The Director-General of NBMA, Dr. Rufus Ebegba, admitted that GMO in Nigeria is still new and people should not express fear over it. He added that the National Biosafety Management Agency will ensure that nothing will be allowed into the nation’s environment for consumption without being confirmed safe.
“There has been a lot of fear being created, but which need not be at all because before GMOs are allowed, risk assessment is carried out and so far, none have been found to have any hazardous materials in them.
“The World Health Organisation and Food and Agriculture Organisation have also not found anything substantially different from the GMOs and their conventional counterparts,” he said.
According to Mr Richard Ajayi, a Lagos-based agriculture consultant, GMO food consumables are easy to identify. “In Nigeria, these are easily recognised by their shiny appearances that laymen would mistake for rubber and home decoration items. Many of the apples, brocollis, avocado pears, corns and so on, as found in many mega stores scattered across the country, are genetically modified.”
Speaking further on the importance of GMOs, Dr Ebegba emphasised that “Generally, the term modified organisms applies to all genetically modified materials both living and non-living. Modern biotechnology is a scientific tool, it is a means whereby genes, that is material of inheritance of any particular character you want exhibited in another organism is being moved into another so that the organism will have the ability to behave in that manner.
“For example, there is this genetically modified maize that is pest resistant. This gene was taken from a particular bacterium that has been in the soil for over three years among plants, even when you eat raw garden eggs, you are eating the bacteria. It has been confirmed not to have adverse effect either on human or the environment. It has always been there for so many years. So, scientists were able to discover that it has a particular material called gene that can kill insect. That gene was moved from that bacteria and was incorporated into some maize that now have the ability to resist insects so that is called BT maize and that maize becomes genetically modified.”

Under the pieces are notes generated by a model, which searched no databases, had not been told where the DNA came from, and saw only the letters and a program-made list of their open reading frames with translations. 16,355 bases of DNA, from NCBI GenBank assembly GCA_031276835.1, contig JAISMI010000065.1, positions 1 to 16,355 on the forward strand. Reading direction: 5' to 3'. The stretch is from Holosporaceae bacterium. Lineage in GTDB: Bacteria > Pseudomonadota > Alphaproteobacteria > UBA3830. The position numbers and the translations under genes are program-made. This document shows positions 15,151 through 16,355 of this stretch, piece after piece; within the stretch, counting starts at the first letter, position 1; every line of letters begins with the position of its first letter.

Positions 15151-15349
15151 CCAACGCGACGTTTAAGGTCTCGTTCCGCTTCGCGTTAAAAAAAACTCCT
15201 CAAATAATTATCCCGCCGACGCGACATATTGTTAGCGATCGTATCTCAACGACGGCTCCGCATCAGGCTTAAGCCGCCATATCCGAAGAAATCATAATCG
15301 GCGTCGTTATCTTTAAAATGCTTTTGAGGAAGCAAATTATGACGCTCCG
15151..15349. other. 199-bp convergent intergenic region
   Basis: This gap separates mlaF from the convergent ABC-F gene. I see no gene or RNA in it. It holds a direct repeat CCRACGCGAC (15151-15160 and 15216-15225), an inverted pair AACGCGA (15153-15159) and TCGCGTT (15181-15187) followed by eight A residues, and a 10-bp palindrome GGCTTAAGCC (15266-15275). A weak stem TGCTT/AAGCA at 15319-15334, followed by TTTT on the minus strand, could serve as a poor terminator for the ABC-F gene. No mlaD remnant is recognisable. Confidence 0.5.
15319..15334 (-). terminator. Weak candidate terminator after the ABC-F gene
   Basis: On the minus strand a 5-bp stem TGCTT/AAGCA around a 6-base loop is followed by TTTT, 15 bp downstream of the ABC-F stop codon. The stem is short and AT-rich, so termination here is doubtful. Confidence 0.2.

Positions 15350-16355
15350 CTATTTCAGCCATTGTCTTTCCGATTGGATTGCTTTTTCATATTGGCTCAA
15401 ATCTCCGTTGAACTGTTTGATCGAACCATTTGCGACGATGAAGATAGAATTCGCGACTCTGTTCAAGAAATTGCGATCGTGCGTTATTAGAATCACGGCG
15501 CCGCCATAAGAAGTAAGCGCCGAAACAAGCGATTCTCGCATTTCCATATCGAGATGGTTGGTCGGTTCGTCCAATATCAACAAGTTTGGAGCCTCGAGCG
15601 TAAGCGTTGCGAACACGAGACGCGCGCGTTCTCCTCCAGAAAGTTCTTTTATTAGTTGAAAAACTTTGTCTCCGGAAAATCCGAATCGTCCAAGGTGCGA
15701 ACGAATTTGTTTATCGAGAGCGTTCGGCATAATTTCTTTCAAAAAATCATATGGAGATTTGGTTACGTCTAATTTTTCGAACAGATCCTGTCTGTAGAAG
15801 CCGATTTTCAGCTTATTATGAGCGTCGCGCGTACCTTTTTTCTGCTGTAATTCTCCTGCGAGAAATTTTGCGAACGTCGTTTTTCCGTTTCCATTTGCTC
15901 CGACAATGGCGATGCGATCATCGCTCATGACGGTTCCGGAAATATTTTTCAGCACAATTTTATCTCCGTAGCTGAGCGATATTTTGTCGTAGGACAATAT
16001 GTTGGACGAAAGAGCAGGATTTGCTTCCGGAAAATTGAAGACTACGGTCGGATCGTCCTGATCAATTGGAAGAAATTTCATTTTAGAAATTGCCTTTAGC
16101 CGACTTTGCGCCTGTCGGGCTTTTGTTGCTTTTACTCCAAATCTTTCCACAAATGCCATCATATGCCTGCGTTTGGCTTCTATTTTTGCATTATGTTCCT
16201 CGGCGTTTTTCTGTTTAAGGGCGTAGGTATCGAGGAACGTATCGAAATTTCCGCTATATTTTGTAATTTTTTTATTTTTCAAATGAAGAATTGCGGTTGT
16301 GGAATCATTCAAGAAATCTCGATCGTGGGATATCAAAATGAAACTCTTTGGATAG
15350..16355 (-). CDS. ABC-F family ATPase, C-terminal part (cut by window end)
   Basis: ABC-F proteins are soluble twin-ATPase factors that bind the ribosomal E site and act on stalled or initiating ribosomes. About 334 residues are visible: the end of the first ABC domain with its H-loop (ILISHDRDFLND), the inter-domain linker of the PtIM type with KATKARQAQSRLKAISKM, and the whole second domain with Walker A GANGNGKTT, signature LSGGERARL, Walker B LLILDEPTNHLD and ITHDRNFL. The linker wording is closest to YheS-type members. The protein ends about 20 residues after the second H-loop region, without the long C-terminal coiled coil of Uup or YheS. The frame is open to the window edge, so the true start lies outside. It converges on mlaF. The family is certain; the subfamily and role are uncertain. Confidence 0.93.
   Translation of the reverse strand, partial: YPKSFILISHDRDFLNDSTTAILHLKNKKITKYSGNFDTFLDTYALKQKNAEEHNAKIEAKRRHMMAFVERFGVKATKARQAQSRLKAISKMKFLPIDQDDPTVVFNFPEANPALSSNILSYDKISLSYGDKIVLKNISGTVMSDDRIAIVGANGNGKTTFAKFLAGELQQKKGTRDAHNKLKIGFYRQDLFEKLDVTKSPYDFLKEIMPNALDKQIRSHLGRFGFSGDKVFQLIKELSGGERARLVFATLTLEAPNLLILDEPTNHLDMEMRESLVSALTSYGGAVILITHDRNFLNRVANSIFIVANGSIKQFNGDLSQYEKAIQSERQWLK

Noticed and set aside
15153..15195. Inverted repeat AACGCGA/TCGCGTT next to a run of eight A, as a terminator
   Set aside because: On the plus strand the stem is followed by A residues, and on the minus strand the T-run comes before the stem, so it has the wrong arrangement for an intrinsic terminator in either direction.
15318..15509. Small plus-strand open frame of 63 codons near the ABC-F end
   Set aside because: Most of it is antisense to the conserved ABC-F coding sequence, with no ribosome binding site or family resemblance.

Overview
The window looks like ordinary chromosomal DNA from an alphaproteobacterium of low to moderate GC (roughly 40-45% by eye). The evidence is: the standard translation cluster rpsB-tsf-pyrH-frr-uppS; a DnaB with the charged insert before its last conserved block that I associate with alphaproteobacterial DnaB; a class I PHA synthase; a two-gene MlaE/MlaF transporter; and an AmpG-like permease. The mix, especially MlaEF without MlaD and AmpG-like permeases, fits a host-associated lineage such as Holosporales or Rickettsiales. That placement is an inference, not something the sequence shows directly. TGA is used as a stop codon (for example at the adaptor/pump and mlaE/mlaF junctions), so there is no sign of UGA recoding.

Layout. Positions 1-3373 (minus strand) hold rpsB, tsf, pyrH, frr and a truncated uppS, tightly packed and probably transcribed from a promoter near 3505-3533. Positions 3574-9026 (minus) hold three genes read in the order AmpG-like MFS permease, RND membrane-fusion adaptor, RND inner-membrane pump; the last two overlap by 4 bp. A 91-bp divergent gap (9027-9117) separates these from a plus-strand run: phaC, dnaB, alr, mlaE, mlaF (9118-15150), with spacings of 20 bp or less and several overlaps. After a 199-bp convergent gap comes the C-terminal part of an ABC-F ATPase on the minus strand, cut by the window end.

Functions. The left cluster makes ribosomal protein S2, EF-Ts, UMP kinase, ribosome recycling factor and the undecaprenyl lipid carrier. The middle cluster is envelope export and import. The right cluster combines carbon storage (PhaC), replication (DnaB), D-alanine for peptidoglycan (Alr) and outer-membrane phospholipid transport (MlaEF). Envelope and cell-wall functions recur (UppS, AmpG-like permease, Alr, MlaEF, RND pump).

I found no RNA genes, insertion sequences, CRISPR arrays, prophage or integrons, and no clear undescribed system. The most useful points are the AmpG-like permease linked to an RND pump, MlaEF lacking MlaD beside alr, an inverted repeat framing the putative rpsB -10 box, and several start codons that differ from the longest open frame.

Also, the West African Head of the African Agricultural Technology Foundation (AATF), Dr Issoufou Adourhamane, speaking with Sunday Tribune on the fear over GMOs said there was no need for unnecessary caution as GMO crops are like other crops in the country.
“There is nothing magical about GMOs, it is just like any other crop; it is just a new way of breeding crops. GMOs are like, for example, I want to plant cowpea, but it does not have resistance to a particular pest, but yam has resistance to that pest. I can take the resistance gene from yam and put it into cowpea and it works. So it doesn’t create problems,” he said corroborating Dr Ebegba’s view.
At a popular retail outlet in Ring Road, Ibadan, Sunday Tribune noticed that only very few customers patronised the veget
ables and fruits department for the one hour our reporter stayed there. A customer who came around when an attendant was talking to Sunday Tribune joined in the conversation.
According to him:”My wife has warned me that I should stop buying modified vegetables after she was told by a doctor that what is being used to preserve them (fruits and vegetables) has proven to be dangerous to insects and even animals. She said insects cannot eat into them like they do natural products, so what is likely to happen to human beings if, in future, we are wrong about the benefits.”